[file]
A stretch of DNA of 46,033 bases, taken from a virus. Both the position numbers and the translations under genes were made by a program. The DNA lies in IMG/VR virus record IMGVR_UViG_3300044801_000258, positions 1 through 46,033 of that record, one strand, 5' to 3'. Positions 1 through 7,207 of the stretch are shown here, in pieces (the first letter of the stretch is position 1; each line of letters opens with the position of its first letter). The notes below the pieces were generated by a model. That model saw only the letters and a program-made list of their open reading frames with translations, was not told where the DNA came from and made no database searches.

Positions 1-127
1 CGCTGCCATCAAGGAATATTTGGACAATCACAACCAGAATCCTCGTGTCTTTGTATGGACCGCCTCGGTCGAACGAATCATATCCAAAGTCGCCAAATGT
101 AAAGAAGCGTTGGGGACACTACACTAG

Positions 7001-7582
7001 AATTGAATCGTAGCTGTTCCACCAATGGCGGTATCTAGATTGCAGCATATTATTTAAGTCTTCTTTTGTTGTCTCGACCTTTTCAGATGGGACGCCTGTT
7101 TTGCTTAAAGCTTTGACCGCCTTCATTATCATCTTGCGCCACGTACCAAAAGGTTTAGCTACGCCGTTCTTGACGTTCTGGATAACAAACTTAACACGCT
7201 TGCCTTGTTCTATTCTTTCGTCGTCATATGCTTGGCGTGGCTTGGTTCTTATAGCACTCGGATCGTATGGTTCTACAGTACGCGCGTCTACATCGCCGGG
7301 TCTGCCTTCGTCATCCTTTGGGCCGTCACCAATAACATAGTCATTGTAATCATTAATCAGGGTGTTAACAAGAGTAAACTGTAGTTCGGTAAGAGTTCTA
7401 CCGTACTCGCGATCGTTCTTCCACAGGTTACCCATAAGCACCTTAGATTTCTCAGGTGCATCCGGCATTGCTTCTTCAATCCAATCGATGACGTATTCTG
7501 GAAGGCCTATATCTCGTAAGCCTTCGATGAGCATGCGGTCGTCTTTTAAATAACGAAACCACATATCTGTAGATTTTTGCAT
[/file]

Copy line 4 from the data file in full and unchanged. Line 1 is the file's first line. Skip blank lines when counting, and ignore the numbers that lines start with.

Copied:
101 AAAGAAGCGTTGGGGACACTACACTAG